Youth in crisis Maple Ridge and Pitt Meadows again have a safe haven.
Teens aged 15-18 can access 24/7 overnight accommodations at a new Youth Emergency Shelter (YES) in Maple Ridge.
The announcement of the two-year pilot project was made by Mitzi Dean, B.C. Minister of Children and Family Development, at the Greg Moore Youth Centre on Wednesday afternoon.
She explained the facilities will be for youth in crisis, or who are at risk of harm or homelessness. It will be operated by St. Leonard’s Youth and Family Services (STLEO), who have youth programs in Burnaby, Coquitlam and Surrey. The YES pilot aims to help young people address issues such as family conflict, housing instability, homelessness, and mental health and substance use.
“We know that youth who have nowhere to go during times of need are at increased risk of substance use, exploitation and homelessness,” said Dean. “The Youth Emergency Shelter means these youth have somewhere to feel safe and secure when they have no alternative.”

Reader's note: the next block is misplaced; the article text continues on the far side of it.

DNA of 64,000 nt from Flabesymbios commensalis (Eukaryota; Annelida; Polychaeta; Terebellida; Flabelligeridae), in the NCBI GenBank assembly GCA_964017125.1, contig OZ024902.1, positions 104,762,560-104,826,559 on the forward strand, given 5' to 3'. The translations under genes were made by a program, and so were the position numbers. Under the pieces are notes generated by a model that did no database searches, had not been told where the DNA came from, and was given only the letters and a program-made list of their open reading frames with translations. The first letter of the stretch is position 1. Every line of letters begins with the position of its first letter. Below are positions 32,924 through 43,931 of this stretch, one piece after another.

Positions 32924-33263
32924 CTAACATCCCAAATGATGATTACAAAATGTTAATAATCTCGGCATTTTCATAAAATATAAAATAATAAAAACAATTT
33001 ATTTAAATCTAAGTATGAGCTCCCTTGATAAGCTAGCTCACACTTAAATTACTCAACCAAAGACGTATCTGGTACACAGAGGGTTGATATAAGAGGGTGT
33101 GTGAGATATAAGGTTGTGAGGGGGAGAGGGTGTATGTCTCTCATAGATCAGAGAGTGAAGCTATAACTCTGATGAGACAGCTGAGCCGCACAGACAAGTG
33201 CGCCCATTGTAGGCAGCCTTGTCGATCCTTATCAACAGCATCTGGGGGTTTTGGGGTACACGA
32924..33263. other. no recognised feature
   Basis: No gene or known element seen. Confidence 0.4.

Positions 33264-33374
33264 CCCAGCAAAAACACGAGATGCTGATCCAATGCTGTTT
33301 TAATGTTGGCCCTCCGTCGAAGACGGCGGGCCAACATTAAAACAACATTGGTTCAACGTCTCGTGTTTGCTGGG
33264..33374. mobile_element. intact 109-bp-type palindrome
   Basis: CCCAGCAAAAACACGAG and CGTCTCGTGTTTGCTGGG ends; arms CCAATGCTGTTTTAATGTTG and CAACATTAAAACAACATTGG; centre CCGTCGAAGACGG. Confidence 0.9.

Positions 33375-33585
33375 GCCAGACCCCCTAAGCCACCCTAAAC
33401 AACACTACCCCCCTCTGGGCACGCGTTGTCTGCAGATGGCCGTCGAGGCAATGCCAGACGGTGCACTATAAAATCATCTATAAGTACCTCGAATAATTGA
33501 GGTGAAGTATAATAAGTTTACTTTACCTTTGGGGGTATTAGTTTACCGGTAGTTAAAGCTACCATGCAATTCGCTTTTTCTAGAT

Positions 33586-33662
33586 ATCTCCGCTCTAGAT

There has been no such facility in Maple Ridge since the federally funded facility, the Iron Horse Youth Safe House, closed it’s five-room overnight facility at the end of 2014. Ottawa withdrew funding.
READ ALSO: Iron Horse closes beds
“We all knew there was this gap,” said Maple Ridge-Mission MLA Bob D’Eith, and he and Pitt Meadows-Maple Ridge MLA Lisa Beare acknowledged numerous local people who advocated for a new youth shelter. These included former School District 42 Trustees Mike Murray and Susan Carr, Christian Cowley of the CEED Centre, his late colleague Teesha Sharma, and many others.
“MLA Lisa Beare and I, along with many people in the community, advocated for a youth emergency shelter to give children and youth in need a safe place to go,” said D’Eith. “We are so pleased that Maple Ridge was chosen to pilot this work.”
Dean said the city was chosen based on need, and the advocacy from the community.
The announcement was made in front of 35 to 40 people, many who work with youth in Maple Ridge and Pitt Meadows.
“This shelter is an investment in the future of our youth, and the future of our community,” said Mayor Dan Ruimy, who called it a lifeline for those feeling abandoned, neglected or hopeless.
“We are pleased to be able to extend our supports for youth in the Maple Ridge community through this innovative pilot,” said Renata Aebi, executive director of STLEO. “Our goal is to be a safe space that meets the urgent needs of struggling youth and connect them to appropriate supports.”
Beds will be available on a self-referred basis for up to two weeks at a time. Youth do not need to have previous experience with government care or the ministry to access services.
More information is available online at stleo.ca.